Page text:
Famous for Killing Each Other: Music from and Inspired By Hatfields & McCoys by Kevin Costner & Modern West on Apple Music

19 Songs

EDITORS’ NOTES

Much like Neil Young’s similarly stark soundtrack to 1995’s Dead Man, Kevin Costner and his band Modern West—that’s right, the same Kevin Costner who starred in Waterworld and The Postman—have crafted a hauntingly beautiful album of songs orbiting around the History Channel’s mini-series Hatfields & McCoys. Ambient drones, hushed electric guitar feedback, and the deep resonance of a minimally picked acoustic guitar provide the opening instrumental, “Hammer and Guns.” The following “How Deep the Water Runs” plays like a rootsy T-Bone Burnett production, as old fiddle tones and distant banjo notes provide perfect sonic alchemy to Costner’s craggy vocals. Sara Beck's lilting voice makes “I Know These Hills” an outstanding track; the weepy fiddle and muted banjo off in the distance help make the song sound like an outtake from O Brother, Where Art Thou?. “I Look to No One” recalls Billy Bob Thornton’s penchant for spoken-word narratives set to traditional Americana music, though this particular song grooves on modern downtempo beats.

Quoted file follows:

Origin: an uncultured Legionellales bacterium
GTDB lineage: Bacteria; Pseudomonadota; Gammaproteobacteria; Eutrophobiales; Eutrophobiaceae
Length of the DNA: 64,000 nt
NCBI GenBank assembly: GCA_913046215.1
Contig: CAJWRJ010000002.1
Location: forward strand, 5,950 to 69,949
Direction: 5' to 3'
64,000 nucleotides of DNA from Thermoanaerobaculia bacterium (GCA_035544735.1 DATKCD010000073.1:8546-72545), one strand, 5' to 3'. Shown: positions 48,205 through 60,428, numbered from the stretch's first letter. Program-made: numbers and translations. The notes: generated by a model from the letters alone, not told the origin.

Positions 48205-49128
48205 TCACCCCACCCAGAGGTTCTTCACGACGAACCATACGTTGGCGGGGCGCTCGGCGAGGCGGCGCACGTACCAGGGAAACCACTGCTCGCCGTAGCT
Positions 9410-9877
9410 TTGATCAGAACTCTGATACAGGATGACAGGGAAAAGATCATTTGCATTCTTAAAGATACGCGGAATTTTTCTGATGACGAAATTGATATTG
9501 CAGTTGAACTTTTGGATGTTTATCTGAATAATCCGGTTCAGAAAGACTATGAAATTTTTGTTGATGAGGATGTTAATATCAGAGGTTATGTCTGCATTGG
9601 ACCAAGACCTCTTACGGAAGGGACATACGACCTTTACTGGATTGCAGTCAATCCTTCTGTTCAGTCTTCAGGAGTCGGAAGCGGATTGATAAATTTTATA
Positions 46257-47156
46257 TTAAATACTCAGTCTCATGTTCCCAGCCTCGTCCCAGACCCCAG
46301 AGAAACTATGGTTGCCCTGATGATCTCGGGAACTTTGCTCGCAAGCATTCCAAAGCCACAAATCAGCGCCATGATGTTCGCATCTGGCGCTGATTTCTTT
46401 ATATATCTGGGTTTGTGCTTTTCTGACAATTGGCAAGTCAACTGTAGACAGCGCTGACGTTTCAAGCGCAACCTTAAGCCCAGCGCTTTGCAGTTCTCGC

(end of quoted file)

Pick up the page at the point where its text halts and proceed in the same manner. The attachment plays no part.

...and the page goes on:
EDITORS’ NOTES

Much like Neil Young’s similarly stark soundtrack to 1995’s Dead Man, Kevin Costner and his band Modern West—that’s right, the same Kevin Costner who starred in Waterworld and The Postman—have crafted a hauntingly beautiful album of songs orbiting around the History Channel’s mini-series Hatfields & McCoys. Ambient drones, hushed electric guitar feedback, and the deep resonance of a minimally picked acoustic guitar provide the opening instrumental, “Hammer and Guns.” The following “How Deep the Water Runs” plays like a rootsy T-Bone Burnett production, as old fiddle tones and distant banjo notes provide perfect sonic alchemy to Costner’s craggy vocals. Sara Beck's lilting voice makes “I Know These Hills” an outstanding track; the weepy fiddle and muted banjo off in the distance help make the song sound like an outtake from O Brother, Where Art Thou?. “I Look to No One” recalls Billy Bob Thornton’s penchant for spoken-word narratives set to traditional Americana music, though this particular song grooves on modern downtempo beats. 

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